Taxes on Social Security Benefits

Most Americans pay federal income taxes on part of their Social Security benefits because their total income is higher than the threshold for taxation of their benefits.

The taxable amount is based on your total adjusted gross income plus half of your Social Security benefits. You’ll have to pay income tax on a portion of your benefits if half of your benefits plus your earned income exceeds $25,000 a year if you’re single or $32,000 a year if you’re married and filing jointly.

Income Thresholds

If you file your federal income taxes as a single person and your combined income is below $25,000, your Social Security benefits are tax-free. If you’re single and your combined income is between $25,000 and $34,000, half of your benefits are taxable. If you’re single and your combined income is more than $34,000, you must pay income tax on 85% of your benefits.

If you’re married and file a joint return and you and your spouse have a combined income that’s less than $32,000, your Social Security income is tax-free. If you’re married and your combined income is between $32,000 and $44,000, you must pay income tax on half of your benefits. If you’re married and your combined income is more than $44,000, you must pay income tax on 85% of your benefits.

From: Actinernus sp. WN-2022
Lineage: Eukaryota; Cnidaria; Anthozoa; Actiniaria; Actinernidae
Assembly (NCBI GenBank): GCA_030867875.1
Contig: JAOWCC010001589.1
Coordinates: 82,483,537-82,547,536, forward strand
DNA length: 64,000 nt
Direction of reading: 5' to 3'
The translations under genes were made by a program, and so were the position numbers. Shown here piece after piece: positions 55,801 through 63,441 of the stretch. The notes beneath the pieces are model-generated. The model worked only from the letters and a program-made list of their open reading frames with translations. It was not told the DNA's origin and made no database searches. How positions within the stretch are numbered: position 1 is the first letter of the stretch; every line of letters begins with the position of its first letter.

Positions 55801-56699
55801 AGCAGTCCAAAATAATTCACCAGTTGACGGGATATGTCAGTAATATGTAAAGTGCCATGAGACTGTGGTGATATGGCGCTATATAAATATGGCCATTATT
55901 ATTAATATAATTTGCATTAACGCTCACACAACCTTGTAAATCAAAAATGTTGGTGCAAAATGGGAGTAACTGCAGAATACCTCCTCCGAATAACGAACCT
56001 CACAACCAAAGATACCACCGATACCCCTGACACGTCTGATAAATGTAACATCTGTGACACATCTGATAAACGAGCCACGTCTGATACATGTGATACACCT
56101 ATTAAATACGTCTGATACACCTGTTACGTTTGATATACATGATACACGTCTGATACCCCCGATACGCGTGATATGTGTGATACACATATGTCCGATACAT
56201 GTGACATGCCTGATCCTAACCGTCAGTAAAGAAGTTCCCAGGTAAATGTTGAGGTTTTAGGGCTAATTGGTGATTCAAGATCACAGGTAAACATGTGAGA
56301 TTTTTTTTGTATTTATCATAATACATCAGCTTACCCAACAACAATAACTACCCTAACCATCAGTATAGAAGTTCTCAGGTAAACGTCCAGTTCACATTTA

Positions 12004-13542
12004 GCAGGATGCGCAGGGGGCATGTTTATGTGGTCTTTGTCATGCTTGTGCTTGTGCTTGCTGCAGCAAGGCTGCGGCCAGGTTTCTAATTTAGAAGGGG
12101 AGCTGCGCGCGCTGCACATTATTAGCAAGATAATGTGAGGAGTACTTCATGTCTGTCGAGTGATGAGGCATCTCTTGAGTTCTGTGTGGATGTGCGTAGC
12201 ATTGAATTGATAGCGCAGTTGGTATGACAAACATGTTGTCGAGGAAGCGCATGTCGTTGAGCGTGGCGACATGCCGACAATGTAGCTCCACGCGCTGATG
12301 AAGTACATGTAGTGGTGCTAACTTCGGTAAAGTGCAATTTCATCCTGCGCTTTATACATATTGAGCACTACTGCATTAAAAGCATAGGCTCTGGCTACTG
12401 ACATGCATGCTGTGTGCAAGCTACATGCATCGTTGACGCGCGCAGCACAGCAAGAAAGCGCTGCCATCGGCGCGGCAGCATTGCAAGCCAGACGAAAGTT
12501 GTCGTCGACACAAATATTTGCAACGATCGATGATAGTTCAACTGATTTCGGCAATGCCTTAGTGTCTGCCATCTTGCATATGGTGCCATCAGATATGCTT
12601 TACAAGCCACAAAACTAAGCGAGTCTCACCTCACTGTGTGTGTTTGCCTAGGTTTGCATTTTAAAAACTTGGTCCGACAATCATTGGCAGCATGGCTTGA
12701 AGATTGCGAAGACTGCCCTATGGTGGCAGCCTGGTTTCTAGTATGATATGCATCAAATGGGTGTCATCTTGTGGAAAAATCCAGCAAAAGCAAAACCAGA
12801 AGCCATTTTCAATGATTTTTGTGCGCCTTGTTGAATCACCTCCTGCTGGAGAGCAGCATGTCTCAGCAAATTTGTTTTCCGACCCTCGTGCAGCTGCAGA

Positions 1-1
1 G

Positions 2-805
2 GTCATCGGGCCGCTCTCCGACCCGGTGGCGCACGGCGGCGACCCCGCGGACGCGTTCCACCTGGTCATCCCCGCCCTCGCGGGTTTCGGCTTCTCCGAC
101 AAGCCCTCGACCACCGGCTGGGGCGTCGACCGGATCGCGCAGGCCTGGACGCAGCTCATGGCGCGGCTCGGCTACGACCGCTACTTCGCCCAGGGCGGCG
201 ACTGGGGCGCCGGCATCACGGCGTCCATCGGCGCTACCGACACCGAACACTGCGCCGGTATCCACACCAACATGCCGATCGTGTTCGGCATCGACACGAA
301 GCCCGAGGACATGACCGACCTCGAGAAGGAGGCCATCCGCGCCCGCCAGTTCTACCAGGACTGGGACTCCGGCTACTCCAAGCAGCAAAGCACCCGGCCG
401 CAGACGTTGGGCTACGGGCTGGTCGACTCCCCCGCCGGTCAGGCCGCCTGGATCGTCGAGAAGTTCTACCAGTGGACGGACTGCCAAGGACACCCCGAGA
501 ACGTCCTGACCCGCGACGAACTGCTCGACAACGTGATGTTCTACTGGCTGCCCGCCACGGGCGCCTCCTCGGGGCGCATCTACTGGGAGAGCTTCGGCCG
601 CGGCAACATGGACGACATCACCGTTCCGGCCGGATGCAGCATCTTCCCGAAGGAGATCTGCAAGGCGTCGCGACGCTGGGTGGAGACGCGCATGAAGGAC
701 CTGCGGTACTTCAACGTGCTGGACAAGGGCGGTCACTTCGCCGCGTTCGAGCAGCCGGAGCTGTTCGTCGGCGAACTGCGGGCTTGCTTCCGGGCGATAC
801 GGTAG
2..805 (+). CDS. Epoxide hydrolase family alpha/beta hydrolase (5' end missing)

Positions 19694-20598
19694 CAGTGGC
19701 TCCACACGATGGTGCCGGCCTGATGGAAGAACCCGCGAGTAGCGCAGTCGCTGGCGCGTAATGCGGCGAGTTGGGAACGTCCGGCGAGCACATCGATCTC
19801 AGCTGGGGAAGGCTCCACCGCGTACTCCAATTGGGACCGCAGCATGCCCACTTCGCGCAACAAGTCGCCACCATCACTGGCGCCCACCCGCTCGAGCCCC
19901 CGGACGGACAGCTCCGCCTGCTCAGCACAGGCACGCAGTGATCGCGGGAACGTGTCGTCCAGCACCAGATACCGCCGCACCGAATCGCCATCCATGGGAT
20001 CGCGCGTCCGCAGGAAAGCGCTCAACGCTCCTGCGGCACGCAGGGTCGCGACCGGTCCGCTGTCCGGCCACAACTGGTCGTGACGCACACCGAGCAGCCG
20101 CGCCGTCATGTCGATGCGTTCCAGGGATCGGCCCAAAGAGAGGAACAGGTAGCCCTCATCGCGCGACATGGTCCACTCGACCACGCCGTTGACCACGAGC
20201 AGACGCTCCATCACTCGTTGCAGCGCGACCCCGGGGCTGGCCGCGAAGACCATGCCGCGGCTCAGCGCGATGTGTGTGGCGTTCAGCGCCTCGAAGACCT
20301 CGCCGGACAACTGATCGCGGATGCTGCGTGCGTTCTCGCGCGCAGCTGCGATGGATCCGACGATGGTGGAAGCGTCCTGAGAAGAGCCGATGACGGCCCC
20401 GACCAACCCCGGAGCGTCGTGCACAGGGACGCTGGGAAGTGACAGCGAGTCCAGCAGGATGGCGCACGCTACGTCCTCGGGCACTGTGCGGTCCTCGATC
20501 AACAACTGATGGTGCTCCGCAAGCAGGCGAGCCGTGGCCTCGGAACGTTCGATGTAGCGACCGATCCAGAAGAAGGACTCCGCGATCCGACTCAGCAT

You should receive Form SSA-1099 from the Social Security Administration every January detailing the financial benefits you received in the previous year. Use this information when you’re working on your tax return to determine if your benefits are subject to tax.

What Is the Social Security Withholding Rate for Employees in 2024?

The Social Security withholding rate is 6.2% for employees in 2024. Your employer will pay the same rate.

Is OASDI the Same As Social Security?

OASDI is the official name for Social Security. It’s an acronym for Old Age, Survivors, and Disability Insurance.

Can My Social Security Benefits Grow?

Your Social Security benefit will increase for the rest of your life if you postpone your retirement to as late as age 70.

For example, workers with the maximum taxable earnings who retire at age 66 will receive $3,652 per month in 2024. The same person will receive $4,873 per month if they wait to collect until age 70.

The benefits increase by 8% every year from age 62 to 70. There is no incentive to delay past age 70.

How Much Tax Will Be Withheld From My Social Security Check?

You choose whether or not taxes will be withheld from your Social Security check.

The amount of taxes that you will pay depends on your total income, including your Social Security benefits. To be on the safe side, you might have a percentage withheld from your checks that is equal to the taxes due on half of your total Social Security income for the year. Up to 50% of your Social Security may be subject to tax, depending on your overall income for the year.

The Bottom Line

The Social Security (OASDI) tax is 6.2% each for employees and employers, for a total of 12.4%. You pay the entire 12.4% if you’re self-employed.

Income over a certain threshold is not subject to Social Security tax. That threshold is $168,600 in 2024.